Accents are a really fascinating subject for language lovers. During the year I spent in Northern England for my studies, I was amazed by the variety of British accents and by the fact that British people had problems understanding each other if they were not used to their respective accents and dialects.
I remember the “how will I cope” feeling I had when I attended my first Managerial Ethics lecture given by a Glaswegian. I was however quickly comforted by the fact that British students were as puzzled as myself.
I discovered at that time that it only takes a short amount of time to adjust your ear to different accents. It does require a great deal of concentration at first in order for you to pinpoint exactly what is different from the accent(s) you know, whether it be the rhythm of speech, the melodic pattern, the swallowed consonants or exaggerated vowels sounds or the use of specific regional words.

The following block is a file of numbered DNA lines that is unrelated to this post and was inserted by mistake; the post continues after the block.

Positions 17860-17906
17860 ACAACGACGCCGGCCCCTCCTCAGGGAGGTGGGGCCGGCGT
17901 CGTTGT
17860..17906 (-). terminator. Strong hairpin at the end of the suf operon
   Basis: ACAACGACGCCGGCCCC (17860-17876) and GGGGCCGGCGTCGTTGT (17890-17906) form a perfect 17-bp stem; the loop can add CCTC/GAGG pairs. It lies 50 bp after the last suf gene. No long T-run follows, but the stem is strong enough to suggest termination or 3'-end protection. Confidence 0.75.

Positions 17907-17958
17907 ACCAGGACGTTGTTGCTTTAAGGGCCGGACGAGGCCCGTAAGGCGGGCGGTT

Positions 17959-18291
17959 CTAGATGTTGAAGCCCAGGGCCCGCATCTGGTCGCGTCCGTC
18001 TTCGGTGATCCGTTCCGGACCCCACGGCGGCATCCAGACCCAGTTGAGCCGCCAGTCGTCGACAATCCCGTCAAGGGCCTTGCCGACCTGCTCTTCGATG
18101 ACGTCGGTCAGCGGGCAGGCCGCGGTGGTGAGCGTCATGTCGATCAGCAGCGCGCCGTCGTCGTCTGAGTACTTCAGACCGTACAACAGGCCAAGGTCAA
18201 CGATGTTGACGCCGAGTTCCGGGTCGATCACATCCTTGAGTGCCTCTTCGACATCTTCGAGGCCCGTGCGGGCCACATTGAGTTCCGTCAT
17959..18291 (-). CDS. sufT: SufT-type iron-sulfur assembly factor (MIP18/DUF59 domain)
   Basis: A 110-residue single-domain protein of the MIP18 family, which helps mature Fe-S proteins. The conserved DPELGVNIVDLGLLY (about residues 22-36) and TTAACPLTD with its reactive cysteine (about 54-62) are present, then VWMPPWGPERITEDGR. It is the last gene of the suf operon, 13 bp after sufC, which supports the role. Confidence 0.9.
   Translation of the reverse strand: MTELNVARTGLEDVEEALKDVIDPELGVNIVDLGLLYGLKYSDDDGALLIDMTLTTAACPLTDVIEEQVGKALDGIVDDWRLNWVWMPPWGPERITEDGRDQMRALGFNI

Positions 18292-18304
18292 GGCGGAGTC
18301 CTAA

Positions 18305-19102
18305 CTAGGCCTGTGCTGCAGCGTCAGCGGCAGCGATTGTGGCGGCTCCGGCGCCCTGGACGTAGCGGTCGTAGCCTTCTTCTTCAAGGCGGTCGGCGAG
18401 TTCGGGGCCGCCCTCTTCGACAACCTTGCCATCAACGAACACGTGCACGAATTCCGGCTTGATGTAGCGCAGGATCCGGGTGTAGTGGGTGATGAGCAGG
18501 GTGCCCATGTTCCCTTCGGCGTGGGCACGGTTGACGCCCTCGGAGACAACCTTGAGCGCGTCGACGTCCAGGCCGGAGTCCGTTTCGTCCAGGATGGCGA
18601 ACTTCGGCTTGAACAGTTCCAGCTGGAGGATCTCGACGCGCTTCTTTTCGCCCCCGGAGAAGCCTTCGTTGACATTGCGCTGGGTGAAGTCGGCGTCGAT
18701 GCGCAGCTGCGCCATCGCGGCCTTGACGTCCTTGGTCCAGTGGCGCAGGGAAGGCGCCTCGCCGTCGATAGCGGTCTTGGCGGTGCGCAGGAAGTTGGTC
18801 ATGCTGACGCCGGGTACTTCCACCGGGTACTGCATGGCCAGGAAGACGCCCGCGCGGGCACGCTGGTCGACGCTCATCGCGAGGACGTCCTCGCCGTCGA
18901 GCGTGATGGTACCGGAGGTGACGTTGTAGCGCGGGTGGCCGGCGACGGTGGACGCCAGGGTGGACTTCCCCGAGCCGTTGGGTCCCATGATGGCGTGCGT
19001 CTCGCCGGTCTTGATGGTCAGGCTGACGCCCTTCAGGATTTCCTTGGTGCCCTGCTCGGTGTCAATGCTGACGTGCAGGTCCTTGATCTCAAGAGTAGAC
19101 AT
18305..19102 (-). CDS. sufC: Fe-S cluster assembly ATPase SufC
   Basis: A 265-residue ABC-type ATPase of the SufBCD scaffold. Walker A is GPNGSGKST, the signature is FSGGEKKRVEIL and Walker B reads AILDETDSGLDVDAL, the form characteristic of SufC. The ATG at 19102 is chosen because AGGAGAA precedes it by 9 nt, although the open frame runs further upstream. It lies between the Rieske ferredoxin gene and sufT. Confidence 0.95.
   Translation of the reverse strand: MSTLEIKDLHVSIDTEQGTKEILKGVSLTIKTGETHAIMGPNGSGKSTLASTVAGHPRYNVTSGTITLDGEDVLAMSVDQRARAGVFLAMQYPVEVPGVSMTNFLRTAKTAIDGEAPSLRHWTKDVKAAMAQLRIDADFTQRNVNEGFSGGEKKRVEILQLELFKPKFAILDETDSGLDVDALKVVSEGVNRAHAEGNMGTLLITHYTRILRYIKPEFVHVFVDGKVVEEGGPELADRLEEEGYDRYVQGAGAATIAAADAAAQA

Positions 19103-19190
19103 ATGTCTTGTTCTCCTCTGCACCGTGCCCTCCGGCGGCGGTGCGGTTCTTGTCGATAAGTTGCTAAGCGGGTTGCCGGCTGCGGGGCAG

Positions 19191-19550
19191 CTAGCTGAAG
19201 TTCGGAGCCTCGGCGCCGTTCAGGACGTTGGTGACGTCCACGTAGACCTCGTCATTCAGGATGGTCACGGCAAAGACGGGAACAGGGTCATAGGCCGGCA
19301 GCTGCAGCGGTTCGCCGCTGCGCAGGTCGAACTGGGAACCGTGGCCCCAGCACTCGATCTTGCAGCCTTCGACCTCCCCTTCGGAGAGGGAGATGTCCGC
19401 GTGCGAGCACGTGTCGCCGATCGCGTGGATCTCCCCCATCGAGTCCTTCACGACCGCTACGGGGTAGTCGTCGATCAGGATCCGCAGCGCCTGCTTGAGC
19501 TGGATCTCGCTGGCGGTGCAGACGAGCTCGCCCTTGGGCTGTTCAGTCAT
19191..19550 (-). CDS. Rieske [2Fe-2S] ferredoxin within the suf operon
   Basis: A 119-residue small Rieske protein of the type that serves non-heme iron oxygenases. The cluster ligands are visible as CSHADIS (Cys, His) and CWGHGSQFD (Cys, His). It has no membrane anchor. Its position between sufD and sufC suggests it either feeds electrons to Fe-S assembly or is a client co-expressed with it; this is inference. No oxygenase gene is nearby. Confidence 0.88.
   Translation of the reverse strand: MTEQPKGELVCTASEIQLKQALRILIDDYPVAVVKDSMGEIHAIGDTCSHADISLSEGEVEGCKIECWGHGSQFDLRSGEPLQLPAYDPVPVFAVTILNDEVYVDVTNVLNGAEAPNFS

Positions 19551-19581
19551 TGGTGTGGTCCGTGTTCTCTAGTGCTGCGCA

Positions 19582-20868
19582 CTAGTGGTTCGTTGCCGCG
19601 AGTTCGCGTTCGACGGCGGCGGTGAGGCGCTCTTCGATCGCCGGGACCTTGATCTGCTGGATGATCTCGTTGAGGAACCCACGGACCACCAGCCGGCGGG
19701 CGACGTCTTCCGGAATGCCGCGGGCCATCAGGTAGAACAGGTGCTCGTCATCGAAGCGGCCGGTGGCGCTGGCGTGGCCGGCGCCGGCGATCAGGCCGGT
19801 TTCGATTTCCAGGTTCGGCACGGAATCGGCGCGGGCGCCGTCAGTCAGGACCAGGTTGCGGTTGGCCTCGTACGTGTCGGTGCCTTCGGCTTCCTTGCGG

Knowing my interest in languages and accents, Herman sent me the link to a video of an English student doing 24 different English accents. I think he did very well. Maybe not on all the accents, but some of them are really spot on (spo’ on). What do you think? Is your accent represented? If so do you think it is rather accurate ? Let us know in a comment.
Warning : there is a fair amount of swearing in this video.
If you intend to learn an accent in any language, actress, singer, and director Amy Walker has some very interesting tips in the following two videos.
It is striking to see how changing one’s accent does seem to alter one’s personality. Watching Amy doing different accents, you wouldn’t think it is the same person talking.
How to Learn Any Accent / Part One by Amy Walker
And Part Two :